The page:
Interviewers Are Poorly Trained and They’re Scared
Most hiring managers are poor interviewers. The vast majority of them receive no interview training, and they hire infrequently. Even hiring managers who have received training may not hire for months after interview training, and by then the training is forgotten.
One secret of job interviews is that hiring managers are often as nervous as the candidate- they’re stressed about having to make a critical hiring decision. A bad hiring decision is one of the biggest mistakes a manager can make. Studies have shown that a bad hire can cost a company anywhere from two times a person’s salary at lower employment levels to as much as 40 times a person’s salary at higher levels. The financial ramifications of a bad hire include costs for recruiting, training, lost productivity, bad morale, and the manager’s time spent trying to salvage the employee. At higher levels of employment, contract buyouts in the millions of dollars are not unusual. No wonder why the hiring manager is stressed when interviewing!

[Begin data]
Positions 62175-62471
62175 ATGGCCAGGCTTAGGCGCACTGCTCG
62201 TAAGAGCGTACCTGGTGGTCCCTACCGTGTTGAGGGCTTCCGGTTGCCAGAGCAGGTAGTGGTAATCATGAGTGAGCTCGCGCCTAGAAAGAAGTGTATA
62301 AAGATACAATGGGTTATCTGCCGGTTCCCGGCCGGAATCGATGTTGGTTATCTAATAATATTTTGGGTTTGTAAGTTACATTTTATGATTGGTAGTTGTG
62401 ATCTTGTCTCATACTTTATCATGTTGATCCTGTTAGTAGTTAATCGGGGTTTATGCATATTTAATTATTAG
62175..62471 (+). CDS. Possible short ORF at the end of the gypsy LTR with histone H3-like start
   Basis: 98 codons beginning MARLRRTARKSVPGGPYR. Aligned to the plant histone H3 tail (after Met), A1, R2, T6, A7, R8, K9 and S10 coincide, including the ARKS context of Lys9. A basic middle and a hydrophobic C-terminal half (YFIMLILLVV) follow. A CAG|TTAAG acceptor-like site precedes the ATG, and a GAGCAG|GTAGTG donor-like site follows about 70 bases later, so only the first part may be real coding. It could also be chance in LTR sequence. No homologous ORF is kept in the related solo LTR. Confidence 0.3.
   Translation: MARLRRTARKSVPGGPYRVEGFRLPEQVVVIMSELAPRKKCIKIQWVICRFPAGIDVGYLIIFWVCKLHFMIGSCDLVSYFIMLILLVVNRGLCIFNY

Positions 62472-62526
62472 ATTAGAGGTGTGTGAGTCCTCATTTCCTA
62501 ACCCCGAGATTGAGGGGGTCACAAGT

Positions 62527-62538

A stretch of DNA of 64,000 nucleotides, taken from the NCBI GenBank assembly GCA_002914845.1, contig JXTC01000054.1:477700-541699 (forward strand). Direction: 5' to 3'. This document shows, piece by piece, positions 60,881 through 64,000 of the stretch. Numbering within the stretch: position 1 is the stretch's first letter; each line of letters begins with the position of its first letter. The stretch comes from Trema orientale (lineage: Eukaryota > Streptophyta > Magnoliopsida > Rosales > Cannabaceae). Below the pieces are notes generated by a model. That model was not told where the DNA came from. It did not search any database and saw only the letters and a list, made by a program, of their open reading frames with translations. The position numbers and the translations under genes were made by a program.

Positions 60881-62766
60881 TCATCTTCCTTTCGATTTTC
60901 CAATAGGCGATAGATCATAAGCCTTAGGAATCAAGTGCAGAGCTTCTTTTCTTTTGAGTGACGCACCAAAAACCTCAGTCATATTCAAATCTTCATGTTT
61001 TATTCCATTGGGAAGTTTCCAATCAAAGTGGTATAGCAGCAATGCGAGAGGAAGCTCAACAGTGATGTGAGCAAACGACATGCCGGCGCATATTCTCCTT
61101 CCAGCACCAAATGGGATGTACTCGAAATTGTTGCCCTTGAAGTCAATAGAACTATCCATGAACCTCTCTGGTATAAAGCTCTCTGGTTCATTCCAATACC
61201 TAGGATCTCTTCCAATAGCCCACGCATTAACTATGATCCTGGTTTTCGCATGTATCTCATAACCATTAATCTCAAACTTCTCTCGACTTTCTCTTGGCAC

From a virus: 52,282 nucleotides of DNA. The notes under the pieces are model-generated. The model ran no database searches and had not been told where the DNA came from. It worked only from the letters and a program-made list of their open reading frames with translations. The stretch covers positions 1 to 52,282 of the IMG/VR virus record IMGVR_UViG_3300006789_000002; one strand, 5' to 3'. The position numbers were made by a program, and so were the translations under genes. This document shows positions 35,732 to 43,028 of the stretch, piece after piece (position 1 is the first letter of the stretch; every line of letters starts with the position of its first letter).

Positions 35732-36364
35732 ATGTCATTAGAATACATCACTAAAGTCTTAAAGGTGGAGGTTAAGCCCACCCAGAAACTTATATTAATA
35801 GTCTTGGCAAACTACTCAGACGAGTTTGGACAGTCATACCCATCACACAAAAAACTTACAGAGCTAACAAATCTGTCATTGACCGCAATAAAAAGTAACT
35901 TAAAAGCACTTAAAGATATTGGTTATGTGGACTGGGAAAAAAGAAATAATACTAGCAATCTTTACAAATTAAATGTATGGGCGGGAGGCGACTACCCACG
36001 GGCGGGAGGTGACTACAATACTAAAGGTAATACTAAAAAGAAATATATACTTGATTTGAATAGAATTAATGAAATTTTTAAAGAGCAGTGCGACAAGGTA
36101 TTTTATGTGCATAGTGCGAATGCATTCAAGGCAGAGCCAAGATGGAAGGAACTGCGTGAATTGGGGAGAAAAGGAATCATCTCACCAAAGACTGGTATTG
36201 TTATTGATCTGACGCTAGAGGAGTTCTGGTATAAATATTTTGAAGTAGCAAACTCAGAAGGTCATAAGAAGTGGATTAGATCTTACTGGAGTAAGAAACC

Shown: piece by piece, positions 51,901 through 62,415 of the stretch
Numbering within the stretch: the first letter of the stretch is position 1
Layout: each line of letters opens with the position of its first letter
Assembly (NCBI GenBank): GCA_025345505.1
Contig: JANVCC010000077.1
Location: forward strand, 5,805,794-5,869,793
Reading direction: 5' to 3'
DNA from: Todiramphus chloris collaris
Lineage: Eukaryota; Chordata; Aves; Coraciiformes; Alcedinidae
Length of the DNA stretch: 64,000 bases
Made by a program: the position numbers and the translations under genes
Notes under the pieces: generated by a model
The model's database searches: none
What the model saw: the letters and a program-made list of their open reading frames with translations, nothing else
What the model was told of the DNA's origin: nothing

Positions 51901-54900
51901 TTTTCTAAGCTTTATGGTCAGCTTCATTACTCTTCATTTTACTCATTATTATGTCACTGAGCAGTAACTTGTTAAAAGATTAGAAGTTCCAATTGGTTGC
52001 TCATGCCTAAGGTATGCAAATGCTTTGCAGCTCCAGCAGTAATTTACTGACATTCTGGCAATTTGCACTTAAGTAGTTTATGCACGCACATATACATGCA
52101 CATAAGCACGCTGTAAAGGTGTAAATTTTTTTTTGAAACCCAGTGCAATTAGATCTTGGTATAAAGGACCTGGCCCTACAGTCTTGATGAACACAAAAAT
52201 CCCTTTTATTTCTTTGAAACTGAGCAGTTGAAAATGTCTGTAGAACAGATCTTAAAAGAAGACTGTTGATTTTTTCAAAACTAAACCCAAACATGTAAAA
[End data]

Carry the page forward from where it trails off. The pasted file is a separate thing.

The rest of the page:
Many hiring managers compensate by spreading the decision-making around. They will have candidates go through multiple rounds of interviews with numerous interviewers. That way, if the employee does not work out, at least the hiring manager can say everyone was involved.
The problem with this approach is twofold. First, the other interviewers are typically no better at interviewing than the hiring manager is. Second, this burdens the candidate with numerous interviews conducted by poorly trained interviewers.
According to Development Dimensions International (DDI), candidates commonly complain about the following interviewer behavior:
* Withholding information about the position
* Turning the interview into a cross-examination
* Showing up late
* Appearing unprepared for the interview
* Asking questions unrelated to job skills
And a recent survey of interviewers by Monster.co.uk found that:
* Almost a third (30 percent) say they have forgotten a candidate’s name.
* More than a quarter (28 percent) confess they have gone to interviews unprepared.
* Almost one in five (19 percent) admit they have forgotten an interview entirely.
* Fifty-four percent of employer respondents admit they have taken an instant dislike to a candidate.
Don’t let a bad interviewer torpedo your chances of getting the job! Win your interview by taking leadership and providing the information a bad interviewer should know about you to make a good hiring decision.